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Texas Border Crossing Where Migrants Made Camp to Reopen 


FILE - A woman and child prepare to board a bus to San Antonio moments after a group of migrants, many from Haiti, were released from custody upon crossing the Texas-Mexico border in search of asylum in Del Rio, Texas, Sept. 22, 2021.

The Texas border crossing where thousands of Haitian migrants converged in recent weeks was set to partly reopen Saturday afternoon, U.S. Customs and Border Protection said.

Federal and local officials said no migrants remained at the makeshift encampment as of Friday, after some of the nearly 15,000 people were expelled from the country and many others were allowed to remain in the U.S., at least temporarily, as they try to seek asylum.

In a statement, officials said trade and travel operations were to resume at the Del Rio Port of Entry for passenger traffic at 4 p.m. Saturday. It will be reopened for cargo traffic on Monday morning. CBP temporarily closed the border crossing between Del Rio and Ciudad Acuña, Mexico, on September 17 after the migrants suddenly crossed into Del Rio and made camp around the U.S. side of the border bridge.

CBP agents on Saturday searched the brush along the Rio Grande to ensure that no one was hiding near the site. Bruno Lozano, the mayor of Del Rio, said officials also wanted to be sure no other large groups of migrants were making their way to the Del Rio area to try to set up a similar camp.

The Department of Homeland Security planned to continue flights to Haiti throughout the weekend, ignoring criticism from Democratic lawmakers and human rights groups who say Haitian migrants are being sent back to a troubled country that some left more than a decade ago.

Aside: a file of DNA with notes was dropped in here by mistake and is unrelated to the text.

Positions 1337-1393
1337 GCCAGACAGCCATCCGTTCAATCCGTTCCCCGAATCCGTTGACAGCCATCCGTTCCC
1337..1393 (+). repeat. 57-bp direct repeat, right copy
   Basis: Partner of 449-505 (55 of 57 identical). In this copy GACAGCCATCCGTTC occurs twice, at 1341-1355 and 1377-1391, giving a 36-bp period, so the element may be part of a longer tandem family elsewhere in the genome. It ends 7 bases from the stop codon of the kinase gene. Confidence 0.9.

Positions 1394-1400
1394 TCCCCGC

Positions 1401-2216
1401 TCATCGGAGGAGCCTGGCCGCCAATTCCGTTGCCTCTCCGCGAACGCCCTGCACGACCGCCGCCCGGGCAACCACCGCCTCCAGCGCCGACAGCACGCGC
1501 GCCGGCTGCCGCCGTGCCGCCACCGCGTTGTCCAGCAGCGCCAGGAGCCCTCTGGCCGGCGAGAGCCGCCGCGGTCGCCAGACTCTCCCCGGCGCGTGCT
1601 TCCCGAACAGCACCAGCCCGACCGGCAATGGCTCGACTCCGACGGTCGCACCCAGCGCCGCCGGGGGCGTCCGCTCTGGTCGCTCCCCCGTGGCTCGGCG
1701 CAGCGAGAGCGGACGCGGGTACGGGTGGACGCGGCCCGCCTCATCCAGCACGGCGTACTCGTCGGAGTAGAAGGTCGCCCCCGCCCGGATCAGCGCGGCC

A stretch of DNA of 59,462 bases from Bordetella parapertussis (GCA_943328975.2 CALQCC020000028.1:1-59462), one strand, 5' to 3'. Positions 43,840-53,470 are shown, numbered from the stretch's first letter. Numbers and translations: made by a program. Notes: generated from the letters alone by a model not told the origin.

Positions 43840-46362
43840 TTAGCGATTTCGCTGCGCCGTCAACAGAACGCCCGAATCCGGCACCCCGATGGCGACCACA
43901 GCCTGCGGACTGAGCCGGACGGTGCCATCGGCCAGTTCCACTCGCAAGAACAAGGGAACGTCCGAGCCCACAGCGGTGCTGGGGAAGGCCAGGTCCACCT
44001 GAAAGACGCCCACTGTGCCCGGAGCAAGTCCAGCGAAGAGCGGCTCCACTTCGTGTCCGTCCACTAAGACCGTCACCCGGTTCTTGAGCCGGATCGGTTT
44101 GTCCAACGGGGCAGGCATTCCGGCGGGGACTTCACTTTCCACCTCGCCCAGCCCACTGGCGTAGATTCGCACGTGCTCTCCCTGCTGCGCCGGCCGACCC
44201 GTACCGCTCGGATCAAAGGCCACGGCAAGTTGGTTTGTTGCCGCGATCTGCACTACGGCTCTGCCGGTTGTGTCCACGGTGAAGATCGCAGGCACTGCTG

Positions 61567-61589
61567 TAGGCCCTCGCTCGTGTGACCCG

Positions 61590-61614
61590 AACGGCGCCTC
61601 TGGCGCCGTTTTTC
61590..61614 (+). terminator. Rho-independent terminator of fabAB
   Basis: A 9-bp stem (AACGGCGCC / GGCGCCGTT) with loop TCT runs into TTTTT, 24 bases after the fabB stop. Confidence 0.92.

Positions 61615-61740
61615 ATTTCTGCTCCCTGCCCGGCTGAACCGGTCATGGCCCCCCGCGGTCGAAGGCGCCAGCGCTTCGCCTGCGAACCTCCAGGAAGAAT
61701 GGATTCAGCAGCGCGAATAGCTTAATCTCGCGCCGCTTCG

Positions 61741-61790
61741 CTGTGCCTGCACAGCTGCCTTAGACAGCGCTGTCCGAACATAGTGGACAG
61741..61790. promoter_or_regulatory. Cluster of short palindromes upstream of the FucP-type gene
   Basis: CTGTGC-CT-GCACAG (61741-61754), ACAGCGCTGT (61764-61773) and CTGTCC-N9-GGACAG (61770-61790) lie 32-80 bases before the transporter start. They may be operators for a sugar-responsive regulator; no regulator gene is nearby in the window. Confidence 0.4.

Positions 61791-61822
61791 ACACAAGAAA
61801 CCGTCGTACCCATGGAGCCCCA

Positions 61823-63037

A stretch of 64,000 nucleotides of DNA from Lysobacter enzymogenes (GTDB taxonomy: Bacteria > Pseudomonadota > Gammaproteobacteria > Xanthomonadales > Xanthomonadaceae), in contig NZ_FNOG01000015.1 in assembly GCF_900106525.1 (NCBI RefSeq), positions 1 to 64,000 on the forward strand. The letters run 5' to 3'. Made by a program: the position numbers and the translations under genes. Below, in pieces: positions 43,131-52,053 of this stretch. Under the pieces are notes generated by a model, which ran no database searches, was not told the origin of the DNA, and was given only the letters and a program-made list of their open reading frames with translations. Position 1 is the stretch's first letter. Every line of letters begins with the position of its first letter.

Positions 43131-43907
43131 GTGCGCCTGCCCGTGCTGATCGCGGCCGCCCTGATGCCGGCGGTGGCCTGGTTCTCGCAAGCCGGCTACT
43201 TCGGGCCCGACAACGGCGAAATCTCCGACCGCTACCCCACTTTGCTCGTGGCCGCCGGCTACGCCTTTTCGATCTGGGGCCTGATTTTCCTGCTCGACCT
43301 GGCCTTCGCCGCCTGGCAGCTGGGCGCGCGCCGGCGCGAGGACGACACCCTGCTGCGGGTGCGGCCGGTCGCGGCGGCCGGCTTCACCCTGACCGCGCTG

The number of people at the Del Rio encampment peaked last Saturday as migrants driven by confusion over the Biden administration's policies and misinformation on social media converged at the border crossing.

FILE - Crews clear an area used by migrants, many from Haiti, as an encampment along the Del Rio International Bridge, Sept. 24, 2021, in Del Rio, Texas.
FILE - Crews clear an area used by migrants, many from Haiti, as an encampment along the Del Rio International Bridge, Sept. 24, 2021, in Del Rio, Texas.

The U.S. and Mexico worked swiftly, appearing eager to end the humanitarian situation that prompted the resignation of the U.S. special envoy to Haiti and widespread outrage after images emerged of border agents maneuvering their horses to forcibly block and move migrants.

Many migrants face expulsion because they are not covered by protections recently extended by the Biden administration to the more than 100,000 Haitian migrants already in the U.S., citing security concerns and social unrest in the Western Hemisphere's poorest country. A devastating 2010 earthquake forced many from their homeland.

Department of Homeland Security Secretary Alejandro Mayorkas said Friday that about 2,000 Haitians had been rapidly expelled on 17 flights since Sunday and more could be expelled in coming days under pandemic powers that deny people the chance to seek asylum.

The Trump administration enacted the policy, called Title 42, in March 2020 to justify restrictive immigration policies in an effort to prevent the spread of the coronavirus. The Biden administration has used it to justify the deportation of Haitian migrants.

A federal judge late last week ruled that the rule was improper and gave the government two weeks to halt it, but the Biden administration appealed.

Officials said the U.S. State Department was in talks with Brazil and Chile to allow some Haitians who had previously resided in those countries to return, but it's complicated because some of them no longer have legal status there.

Mayorkas said the U.S. had allowed about 12,400 migrants to enter the country, at least temporarily, while they make claims before an immigration judge to stay in the country under the asylum laws or for some other legal reason. They could ultimately be denied and would be subject to removal.

Mayorkas said about 5,000 were in DHS custody and being processed to determine whether they will be expelled or allowed to press their claim for legal residency. Some returned to Mexico.

A U.S. official with direct knowledge of the situation said seven flights were scheduled to Haiti on Saturday and six on Sunday, though that was subject to change. The official was not authorized to speak publicly.

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